Only one thread runs through the fabric of my anxiety: Am I to blame?

I became an adult in the Made-For-TV-Movie decades, the seventies and eighties. It was the era of tumultuous home cinema where real women were saying not just no, but "Hell no!" and meaning it. I watched Farrah Fawcett douse her husband with gas and torch him in The Burning Bed, along with numerous other "women finding empowerment" movies. While melodramatic, they carried poignant messages about the traditional male-dominated household to young girls learning to be women, women climbing the corporate ladder till their heads hit the ceilings and women defending their right to be stay-at-home moms. We were all anxious to model our foremothers, Steinem, Gurley-Brown, Friedan, to name just some, and to pave the way for the next generation who would hit the bar scene just about Millennium time.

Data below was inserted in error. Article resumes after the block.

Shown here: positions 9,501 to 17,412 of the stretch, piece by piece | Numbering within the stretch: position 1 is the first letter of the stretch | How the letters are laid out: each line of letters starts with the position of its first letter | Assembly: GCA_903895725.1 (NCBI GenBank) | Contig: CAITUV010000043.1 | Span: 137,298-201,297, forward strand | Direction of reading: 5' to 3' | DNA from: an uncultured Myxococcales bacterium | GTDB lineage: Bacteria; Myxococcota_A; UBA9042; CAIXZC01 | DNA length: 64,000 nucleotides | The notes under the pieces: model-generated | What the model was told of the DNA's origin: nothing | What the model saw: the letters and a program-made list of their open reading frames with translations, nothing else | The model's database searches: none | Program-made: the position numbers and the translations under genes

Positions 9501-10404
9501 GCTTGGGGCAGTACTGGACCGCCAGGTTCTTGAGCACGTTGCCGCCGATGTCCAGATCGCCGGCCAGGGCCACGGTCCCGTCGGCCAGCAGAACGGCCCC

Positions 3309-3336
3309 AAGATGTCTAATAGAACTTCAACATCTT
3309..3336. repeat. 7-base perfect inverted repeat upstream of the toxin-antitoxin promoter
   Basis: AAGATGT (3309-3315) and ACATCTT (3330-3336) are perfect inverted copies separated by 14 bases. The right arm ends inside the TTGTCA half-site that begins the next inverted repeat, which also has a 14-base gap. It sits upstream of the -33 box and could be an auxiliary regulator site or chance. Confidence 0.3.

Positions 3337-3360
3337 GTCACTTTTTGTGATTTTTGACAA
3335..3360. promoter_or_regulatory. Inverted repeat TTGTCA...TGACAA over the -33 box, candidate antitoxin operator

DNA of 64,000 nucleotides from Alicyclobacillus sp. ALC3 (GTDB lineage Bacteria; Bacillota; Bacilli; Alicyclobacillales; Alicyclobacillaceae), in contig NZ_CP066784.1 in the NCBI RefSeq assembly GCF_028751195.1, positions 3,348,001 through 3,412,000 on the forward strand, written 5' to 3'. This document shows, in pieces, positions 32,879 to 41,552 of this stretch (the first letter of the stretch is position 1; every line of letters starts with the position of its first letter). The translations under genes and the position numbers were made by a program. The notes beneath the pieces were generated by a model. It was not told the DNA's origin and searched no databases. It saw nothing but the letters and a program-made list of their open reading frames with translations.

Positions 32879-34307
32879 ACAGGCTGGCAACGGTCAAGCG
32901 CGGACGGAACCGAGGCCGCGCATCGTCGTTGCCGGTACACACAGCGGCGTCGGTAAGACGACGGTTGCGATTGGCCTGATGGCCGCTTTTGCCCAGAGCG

I wanted to pass on the lessons learned to my own daughters to save them the grief of living with a man who would be king, as I had done. I made myself the prime example by leaving their self-indulgent, alcoholic and abusive father -- a Bad Boy if ever there was one. Merisa was two-and-a-half when I did that. Unfortunately, my next divorce prospect was a Bad Boy in disguise. He was a hard-working, family-loving guy who got big points for taking on a woman with four kids. But he also couldn't stay off the sauce. Though he had managed to do so the first two years of our relationship, once he started pounding his Vodka and Cran again, the benders never stopped. As it turned out, I showed my daughters how to move from one unhealthy relationship to another. But didn't I also show them how to walk away when things were untenable, when the consequences for staying in a relationship gone bad would serve no good purpose?